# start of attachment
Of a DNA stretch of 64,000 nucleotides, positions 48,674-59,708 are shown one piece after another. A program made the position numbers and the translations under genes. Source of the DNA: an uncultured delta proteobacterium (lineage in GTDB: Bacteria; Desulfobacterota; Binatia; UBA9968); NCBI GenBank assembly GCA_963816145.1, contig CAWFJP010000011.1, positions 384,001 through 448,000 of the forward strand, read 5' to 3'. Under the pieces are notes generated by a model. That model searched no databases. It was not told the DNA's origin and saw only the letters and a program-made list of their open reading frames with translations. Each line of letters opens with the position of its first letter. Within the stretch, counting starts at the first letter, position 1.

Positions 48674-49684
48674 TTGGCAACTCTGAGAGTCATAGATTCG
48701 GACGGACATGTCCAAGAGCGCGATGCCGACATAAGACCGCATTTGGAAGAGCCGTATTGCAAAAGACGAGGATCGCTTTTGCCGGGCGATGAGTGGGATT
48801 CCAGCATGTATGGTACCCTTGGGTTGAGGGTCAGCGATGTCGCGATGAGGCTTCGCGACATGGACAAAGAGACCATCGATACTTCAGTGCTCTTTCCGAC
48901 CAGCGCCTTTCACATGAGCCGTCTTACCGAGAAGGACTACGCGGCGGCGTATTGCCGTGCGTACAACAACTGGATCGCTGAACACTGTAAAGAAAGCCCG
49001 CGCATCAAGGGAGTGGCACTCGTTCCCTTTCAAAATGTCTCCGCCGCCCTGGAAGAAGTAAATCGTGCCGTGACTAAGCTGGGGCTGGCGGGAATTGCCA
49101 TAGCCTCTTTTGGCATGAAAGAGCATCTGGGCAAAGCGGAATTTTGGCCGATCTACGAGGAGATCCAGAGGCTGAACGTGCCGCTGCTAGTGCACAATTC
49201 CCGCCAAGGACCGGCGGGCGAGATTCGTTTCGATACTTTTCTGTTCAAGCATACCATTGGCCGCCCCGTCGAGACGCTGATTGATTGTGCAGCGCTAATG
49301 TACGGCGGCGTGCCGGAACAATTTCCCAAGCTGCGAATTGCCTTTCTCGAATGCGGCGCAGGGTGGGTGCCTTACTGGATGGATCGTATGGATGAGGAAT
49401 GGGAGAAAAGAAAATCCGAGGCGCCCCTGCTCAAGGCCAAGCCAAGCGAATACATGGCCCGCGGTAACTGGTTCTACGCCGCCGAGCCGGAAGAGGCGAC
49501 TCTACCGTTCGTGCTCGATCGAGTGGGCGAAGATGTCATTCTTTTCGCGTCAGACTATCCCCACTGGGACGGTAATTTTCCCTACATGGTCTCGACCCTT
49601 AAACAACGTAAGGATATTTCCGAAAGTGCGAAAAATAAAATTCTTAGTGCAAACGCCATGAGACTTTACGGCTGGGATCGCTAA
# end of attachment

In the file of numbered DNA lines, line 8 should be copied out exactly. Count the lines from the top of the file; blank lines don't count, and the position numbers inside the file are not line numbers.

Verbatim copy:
49101 TAGCCTCTTTTGGCATGAAAGAGCATCTGGGCAAAGCGGAATTTTGGCCGATCTACGAGGAGATCCAGAGGCTGAACGTGCCGCTGCTAGTGCACAATTC